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Constant slobber: Newfoundlands on display at Fort Clatsop

Newfoundlands on display at Fort Clatsop
By Hannah Sievert

The Daily Astorian

Published on July 12, 2018 9:11AM

Newfoundlands gather at Fort Clatsop for the annual Seaman’s Day celebration.

Colin Murphey/The Daily Astorian

Newfoundlands gather at Fort Clatsop for the annual Seaman’s Day celebration.

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A Newfoundland named Happy enjoys the attention during the day’s festivities.

Colin Murphey/The Daily Astorian

A Newfoundland named Happy enjoys the attention during the day’s festivities.

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Seaman’s Day at Fort Clatsop is an annual event celebrating the Newfoundland who accompanied Lewis and Clark on their journey through the region.

Colin Murphey/The Daily Astorian

Seaman’s Day at Fort Clatsop is an annual event celebrating the Newfoundland who accompanied Lewis and Clark on their journey through the region.

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Taking his dog, Deacon, for a walk can often take Bob Zimmerling a long time because so many people stop him to marvel at the Newfoundland’s size.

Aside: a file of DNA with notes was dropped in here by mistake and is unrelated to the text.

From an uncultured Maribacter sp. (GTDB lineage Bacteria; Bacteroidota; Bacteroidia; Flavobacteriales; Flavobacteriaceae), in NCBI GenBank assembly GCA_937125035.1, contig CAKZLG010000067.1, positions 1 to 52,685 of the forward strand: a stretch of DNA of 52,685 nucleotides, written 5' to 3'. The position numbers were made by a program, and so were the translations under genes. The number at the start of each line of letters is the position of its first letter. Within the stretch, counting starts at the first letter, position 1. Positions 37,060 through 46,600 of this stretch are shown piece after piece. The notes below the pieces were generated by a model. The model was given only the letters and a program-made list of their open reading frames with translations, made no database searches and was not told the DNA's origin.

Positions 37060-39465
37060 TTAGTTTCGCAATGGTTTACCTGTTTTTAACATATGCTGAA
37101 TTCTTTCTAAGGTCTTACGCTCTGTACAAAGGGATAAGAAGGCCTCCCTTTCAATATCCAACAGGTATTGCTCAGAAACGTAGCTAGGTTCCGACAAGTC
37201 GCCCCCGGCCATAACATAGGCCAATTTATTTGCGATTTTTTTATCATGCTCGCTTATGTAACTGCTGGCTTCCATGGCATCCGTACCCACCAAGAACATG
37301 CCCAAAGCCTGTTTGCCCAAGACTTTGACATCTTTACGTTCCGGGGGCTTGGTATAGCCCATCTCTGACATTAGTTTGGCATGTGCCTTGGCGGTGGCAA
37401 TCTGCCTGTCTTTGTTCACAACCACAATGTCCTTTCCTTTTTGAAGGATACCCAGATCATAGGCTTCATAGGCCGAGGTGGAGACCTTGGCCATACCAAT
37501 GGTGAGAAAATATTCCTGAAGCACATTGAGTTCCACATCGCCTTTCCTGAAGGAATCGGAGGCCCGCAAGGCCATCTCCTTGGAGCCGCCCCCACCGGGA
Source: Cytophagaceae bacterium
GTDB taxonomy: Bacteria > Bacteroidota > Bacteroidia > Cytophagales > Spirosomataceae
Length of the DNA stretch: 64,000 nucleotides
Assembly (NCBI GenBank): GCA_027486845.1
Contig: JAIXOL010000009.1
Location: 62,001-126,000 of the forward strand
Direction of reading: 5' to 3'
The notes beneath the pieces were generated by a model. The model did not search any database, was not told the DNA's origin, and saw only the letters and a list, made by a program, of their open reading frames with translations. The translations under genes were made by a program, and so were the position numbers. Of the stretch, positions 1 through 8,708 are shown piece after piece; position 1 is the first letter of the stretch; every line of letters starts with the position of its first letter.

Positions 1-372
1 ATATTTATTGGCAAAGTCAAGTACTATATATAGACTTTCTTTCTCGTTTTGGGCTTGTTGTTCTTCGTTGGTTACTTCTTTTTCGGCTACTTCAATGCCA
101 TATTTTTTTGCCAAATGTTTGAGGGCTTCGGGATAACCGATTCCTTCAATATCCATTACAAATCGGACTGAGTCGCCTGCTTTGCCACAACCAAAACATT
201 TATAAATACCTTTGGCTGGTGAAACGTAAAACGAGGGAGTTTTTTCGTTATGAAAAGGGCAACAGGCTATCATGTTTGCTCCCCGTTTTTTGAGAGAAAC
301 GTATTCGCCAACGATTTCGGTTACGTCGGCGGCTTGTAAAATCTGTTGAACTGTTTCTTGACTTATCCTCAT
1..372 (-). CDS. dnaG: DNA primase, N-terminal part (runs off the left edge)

“We walk slow,” Zimmerling, of Gearhart, said. “That’s fine with me. We’re not going anywhere in a hurry.”

Deacon was one of the big, furry, drooling stars on Wednesday afternoon at the 25th annual Seaman’s Day at Lewis and Clark National Historical Park. The dogs and their owners are invited to the park in honor of Meriwether Lewis’ Newfoundland, Seaman, who was recorded in journals as a companion, watchdog and protector on the Lewis and Clark Expedition.

The Newfoundland breed is known for size — adult dogs can weigh from 100 to 150 pounds — thick fur, calm personality and constant slobber.

Many of the owners who attend Seaman’s Day are loyal to the event and the breed. Donna Azevedo, from Happy Valley, brought her first Newfoundland to the celebration 11 years ago. Now, she’s on her fifth Newfoundland and tries to attend every year.

“They are just so loving and such sweethearts,” she said.

Owners acknowledge some drawbacks, like cleaning hair and drool and training the gentle giants not to pull on leashes or playfully jump on people and knock them over. Some hotels don’t allow dogs that size to stay in hotel rooms with owners. And normal dog waste bags available in parks usually aren’t big enough.

Ed Simstone, from Denver, has leaned into the historical component of the breed. In 2011, Simstone hiked up to Lewis and Clark Pass in Montana wearing elk skin moccasins with his Newfoundland, Seaman. On his way back this year, Simstone plans on hiking the trail with Seaman again, bringing his two other Newfoundlands along this time, too.

Even with all the maintenance, many Newfoundland owners can’t imagine themselves with another breed.

“If you want a dog that’s loyal and loving and friendly, you can’t go wrong,” said Jack Chapman, from Warrenton. “If you value a clean and immaculate house, wrong animal for you.”





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